Upcoming Events Spring 2019
Through the Lens of Data: The Enslaved Community Owned & Sold by the Maryland Province Jesuits
Friday, February 22nd, 2:00 p.m.
McCormick Lounge, Coffey Hall
Lake Shore Campus
The Center for Textual Studies and Digital Humanities and CCIH are excited to host special guest speaker Sharon Leon of Michigan State University, who will talk about her work on the Jesuit Plantation Project. This event also is the first in a new Jesuit Studies Series being offered by the Hank Center.
This event is free & open to the public. Registration is not required.
About the Jesuit Plantation Project
(Taken from the Jesuit Plantation Project website)
In 1838 Thomas Mulledy, S.J. signed his name to an agreement selling the 275 enslaved persons who resided on Jesuit-owned estates in Southern Maryland to Louisiana. The sale served as the culmination of the Maryland Province of the Society of Jesus’s fraught experience with slaveholding in the colonial and early national period. While much scholarship has been written on Jesuit slaveholding, that work has primarily focused on the implications of slaveholding for the community, as well as the relevant moral issues. However, no scholar thus far has studied the enslaved communities themselves.
This project focuses on the lives and experiences of the enslaved, rather than on their Jesuit owners. Focusing on the enslaved community itself makes this project ideally suited for digital methods. With an eye to the events and relationships that formed the warp and woof of the daily lives of this enslaved community, Sharon Leon has identified the individual enslaved persons beginning in the 1740s and situated them within their families and larger community. The source base for this work consists of a number of collections related to the Maryland Province of the Society of Jesus, which are housed at the Booth Family Center for Special Collections at Georgetown University. Many of the key documents are available through the Georgetown Slavery Archive.
In processing and representing this archival research, the project employs linked open data and social network analysis to assess the entire community of enslaved people and their spatio-temporal relationships to one another. This approach allows for both a focus on the distinct individuality of each enslaved person and the ability to zoom out and grasp the community in aggregate, noting trends and changes in their experiences and relationships during their time in Maryland.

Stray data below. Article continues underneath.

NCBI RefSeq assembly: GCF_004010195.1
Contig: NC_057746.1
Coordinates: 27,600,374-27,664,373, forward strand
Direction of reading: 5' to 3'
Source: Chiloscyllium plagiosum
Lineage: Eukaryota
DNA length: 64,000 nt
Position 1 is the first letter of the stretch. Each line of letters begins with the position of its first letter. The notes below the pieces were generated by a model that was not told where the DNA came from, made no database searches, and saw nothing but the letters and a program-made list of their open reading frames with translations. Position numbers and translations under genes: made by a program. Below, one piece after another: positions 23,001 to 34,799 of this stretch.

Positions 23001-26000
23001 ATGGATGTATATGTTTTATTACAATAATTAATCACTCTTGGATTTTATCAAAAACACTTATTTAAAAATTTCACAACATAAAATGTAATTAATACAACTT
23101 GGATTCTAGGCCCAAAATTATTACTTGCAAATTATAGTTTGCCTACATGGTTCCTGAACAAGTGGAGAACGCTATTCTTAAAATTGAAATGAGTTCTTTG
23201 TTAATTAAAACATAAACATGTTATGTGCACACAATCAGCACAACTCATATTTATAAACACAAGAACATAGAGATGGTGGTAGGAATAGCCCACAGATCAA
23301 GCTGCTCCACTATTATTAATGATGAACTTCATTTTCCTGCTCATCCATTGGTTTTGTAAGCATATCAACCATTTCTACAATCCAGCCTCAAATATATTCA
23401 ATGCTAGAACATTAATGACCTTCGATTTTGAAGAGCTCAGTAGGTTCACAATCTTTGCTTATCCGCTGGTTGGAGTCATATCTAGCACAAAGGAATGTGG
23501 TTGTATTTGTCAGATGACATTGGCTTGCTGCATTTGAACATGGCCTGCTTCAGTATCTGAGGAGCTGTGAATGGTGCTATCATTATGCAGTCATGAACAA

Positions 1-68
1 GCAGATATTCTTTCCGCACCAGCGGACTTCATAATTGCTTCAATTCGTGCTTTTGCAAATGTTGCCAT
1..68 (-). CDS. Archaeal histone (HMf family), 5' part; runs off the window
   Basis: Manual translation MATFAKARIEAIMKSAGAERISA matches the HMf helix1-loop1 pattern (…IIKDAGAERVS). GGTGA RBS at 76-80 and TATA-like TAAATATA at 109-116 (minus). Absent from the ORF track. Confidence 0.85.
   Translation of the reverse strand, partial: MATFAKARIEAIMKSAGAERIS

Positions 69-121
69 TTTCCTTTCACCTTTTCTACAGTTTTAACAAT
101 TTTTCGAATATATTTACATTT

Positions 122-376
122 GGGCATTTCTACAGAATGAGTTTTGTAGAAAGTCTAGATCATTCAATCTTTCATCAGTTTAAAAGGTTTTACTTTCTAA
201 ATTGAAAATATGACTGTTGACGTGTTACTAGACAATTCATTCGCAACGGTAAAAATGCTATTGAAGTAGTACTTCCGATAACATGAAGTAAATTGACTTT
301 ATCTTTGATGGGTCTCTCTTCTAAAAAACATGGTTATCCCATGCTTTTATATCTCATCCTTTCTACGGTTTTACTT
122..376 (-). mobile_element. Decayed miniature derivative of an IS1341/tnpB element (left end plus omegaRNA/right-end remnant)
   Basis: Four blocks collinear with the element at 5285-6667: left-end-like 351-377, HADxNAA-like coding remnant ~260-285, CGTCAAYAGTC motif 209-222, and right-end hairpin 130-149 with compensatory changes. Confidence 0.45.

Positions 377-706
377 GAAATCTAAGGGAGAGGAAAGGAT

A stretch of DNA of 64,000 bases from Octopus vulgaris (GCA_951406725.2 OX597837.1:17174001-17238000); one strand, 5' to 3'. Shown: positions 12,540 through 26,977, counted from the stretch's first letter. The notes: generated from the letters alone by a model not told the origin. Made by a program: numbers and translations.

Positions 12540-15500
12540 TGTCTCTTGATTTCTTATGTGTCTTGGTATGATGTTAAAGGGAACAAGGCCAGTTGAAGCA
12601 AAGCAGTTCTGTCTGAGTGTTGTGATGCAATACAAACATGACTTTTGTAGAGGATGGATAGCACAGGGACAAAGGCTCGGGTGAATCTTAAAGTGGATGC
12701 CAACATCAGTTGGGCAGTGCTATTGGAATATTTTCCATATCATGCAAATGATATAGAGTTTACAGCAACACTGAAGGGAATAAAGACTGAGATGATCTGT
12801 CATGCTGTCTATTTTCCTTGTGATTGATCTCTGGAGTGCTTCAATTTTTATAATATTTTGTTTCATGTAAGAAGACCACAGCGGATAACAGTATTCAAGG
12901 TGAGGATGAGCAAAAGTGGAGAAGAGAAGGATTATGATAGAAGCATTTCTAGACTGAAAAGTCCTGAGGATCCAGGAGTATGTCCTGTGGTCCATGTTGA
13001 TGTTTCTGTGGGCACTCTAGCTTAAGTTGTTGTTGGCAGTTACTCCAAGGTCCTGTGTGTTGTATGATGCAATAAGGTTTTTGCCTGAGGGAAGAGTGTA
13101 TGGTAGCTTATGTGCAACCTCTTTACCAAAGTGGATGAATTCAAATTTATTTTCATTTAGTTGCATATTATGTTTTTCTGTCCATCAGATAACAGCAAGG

Learn more by visiting the Jesuit Plantation Project website
Lured: The Curse of Swans
March 14th-16th, 8:00 PM
Mullady Theatre, Mertz Hall
Lake Shore Campus
The Right Brain Project proudly presents Lured: The Curse of Swans, a play written by Terry Boyle and directed by Becca Holloway.
Starring Annabella De Meo, Liz Goodson, and Sylvie Sadarnac
Supported by the Hank Center and the College of Arts & Sciences
About the Play
It is the tenth anniversary since Paddy (husband to Grainne and father to Maeve and Deirdre) tragically passed away. His passing, and the circumstances of his death, created a rift in the family. In order to bridge this uncomfortable awkwardness, Grainne has organized a family trip to Ireland. On the eve of the journey, they prepare to reunite after a period of painful separation. While living in the same city, they have managed to drift apart, fearing the intimacy that threatens breaks open old wounds. ASs the evening passes and their impending journey gets closer, shadows of the past begin to haunt them. Caught between the people they once were and the people they have become, each one must decide what is true and what is false. While each of them struggles to be authentic, we begin to see the fallacies they have created in order to protect themselves from the truth.
Admission is free & open to all. No registration required.